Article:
Beyond the painfully obvious plight of a planet addicted to fossil fuels, climate change has another bogeyman that few–with the possible exception of Keanu Reeves–would be willing to give up.
Yet, it’s responsible for a huge chunk of our global greenhouse gas emissions.
In fact, by 2025, it could be responsible for a staggering 20% of global electricity consumption and up to 5.5 percent of all carbon emissions.
And you’re doing it right now.
That bogeyman is the Internet of Things (IoT) and the tsunami of data it must power.
Academics are challenging the notion that we can considerably reduce carbon emissions by increasing efficiency and cutting down on waste.
In fact, they warn that the internet explosion and increasing connectivity via the IoT and smart devices could increase global emissions by 3.5 percent by 2020 and up to 14 percent by 2040.
In an update to a 2016 peer-reviewed study, Swedish researcher Anders Andrae says the ICT industry’s power demand is likely to increase from 200-300 terawatt-hours (TWh) of electricity a year in 2017 to 1,200-3,000TWh by 2025.
Data centers alone could emit 1.9 gigatonnes (Gt) of carbon emissions, or 3.2 percent of the global total.
Let’s put that into perspective: Consider that the IEA reported that global electricity demand rose by 4 percent in 2019, the fastest pace since 2010. Our planet consumed a staggering 26,700 TWh of electricity in that year, with China gobbling up the lion’s share at 6,167 TWh, while the United States was the second largest consumer at 3,971TWh, and India third at 1,243TWh.
Coal supplied the biggest chunk of our electricity at 38%, while gas and hydro were second and third at 23% and 19%, respectively.
Only 3% of our electricity came from oil.
The percentage of electricity generation from oil has been in constant decline since 1973 when it stood at an all-time high of 22%. All other forms of power generation, including renewables, coal, gas and nuclear recorded growth with oil being the only decliner.
It’s not by coincidence that heightened electricity consumption has come at a time when the internet is growing at an unprecedented rate.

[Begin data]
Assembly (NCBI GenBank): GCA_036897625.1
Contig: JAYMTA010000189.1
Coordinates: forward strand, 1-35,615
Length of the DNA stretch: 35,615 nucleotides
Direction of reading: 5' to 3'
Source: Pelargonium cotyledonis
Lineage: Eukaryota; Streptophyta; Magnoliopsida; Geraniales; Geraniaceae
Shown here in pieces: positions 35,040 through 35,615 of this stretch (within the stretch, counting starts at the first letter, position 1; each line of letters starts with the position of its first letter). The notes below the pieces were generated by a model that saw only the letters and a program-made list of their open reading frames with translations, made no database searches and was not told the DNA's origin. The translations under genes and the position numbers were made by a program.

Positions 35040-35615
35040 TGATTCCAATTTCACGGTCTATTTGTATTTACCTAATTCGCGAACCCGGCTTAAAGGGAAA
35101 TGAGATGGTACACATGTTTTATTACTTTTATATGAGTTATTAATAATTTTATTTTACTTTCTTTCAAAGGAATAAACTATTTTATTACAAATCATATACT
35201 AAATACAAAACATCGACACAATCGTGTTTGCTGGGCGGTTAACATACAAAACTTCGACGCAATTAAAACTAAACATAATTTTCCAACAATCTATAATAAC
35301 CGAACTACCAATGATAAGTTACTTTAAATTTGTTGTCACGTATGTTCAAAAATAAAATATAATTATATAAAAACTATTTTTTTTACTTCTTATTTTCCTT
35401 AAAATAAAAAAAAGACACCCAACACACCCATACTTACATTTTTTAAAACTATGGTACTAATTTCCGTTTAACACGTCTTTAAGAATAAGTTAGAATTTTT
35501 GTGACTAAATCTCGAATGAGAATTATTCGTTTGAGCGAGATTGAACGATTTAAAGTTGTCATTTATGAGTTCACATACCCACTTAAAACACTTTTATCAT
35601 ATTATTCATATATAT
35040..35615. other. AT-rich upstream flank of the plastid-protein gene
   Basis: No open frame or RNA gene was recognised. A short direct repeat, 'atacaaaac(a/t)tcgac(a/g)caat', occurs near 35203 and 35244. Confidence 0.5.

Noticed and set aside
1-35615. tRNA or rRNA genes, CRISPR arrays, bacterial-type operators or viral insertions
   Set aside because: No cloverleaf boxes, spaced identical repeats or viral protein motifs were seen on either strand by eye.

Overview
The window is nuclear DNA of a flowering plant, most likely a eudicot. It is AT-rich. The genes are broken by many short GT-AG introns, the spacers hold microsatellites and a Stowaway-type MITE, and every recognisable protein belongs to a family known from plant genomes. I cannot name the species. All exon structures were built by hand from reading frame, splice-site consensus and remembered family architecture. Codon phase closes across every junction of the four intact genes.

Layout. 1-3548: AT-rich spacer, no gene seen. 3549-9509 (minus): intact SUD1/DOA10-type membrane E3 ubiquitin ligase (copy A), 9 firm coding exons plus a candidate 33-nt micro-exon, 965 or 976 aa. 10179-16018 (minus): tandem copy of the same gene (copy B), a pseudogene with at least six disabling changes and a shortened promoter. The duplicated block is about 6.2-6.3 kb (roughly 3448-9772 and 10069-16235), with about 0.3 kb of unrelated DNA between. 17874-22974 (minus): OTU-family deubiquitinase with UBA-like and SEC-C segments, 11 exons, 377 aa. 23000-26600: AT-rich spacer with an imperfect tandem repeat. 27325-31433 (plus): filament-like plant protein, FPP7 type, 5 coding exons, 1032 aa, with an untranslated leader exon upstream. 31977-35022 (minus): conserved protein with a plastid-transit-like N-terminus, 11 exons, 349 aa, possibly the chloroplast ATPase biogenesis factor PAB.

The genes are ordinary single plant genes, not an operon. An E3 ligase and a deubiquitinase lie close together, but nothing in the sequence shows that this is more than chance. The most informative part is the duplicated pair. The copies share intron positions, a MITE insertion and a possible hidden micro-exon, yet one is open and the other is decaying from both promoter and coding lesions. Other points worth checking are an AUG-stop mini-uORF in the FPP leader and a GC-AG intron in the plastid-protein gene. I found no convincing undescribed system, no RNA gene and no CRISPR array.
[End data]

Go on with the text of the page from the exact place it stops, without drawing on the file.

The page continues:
The Next Web reported that there were 4.4 billion internet users across the globe at the beginning of the year, a 9% year-over-year increase.
India recorded the biggest growth in internet users at 97.8 million, with China and the United States taking second and third slots with 50.7 million and 25.4 million additional users, respectively.
But it’s not just people chatting on Facebook and WhatsApp that’s putting paid plans to control emissions.
It’s far bigger than that.
The Internet of Things (IoT) is the network of smart devices such as home appliances and vehicles that contain an assortment of electronics, sensors, actuators, software and connectivity (usually the internet) which allows them to connect, interact and exchange data.
US researchers now expect internet power consumption to triple over the next five years as one billion more people in developing countries come online while IoT, robots, driverless cars, artificial intelligence and video surveillance grow exponentially in rich countries.
According to current estimates, the internet consumes ~3-5% of the world’s electricity output, which works out to 1,068TWh at the midpoint.
What’s disturbing is the sheer amount of greenhouse gases our ocean of connectivity will be spewing out.
The End Game?
As climate change becomes a formidable foe, and as negative attention shifts to fossil fuels on this battlefield, most forget about the internet–the very tool being used to organize action on climate change. Yet this very same tool is becoming one of our worst emitters of greenhouse gases. Every time we use data, we’re contributing to the destruction of the planet.
And in this case, it’s difficult to make oil the monster.
Instead, climate change activism, which goes down online in large part, is being powered most notably by coal, which accounts for nearly 40% of the electricity we consume globally.
In other words, depending on where you live, every time you get online the chances are, you’re killing the planet with another chunk of dirty coal.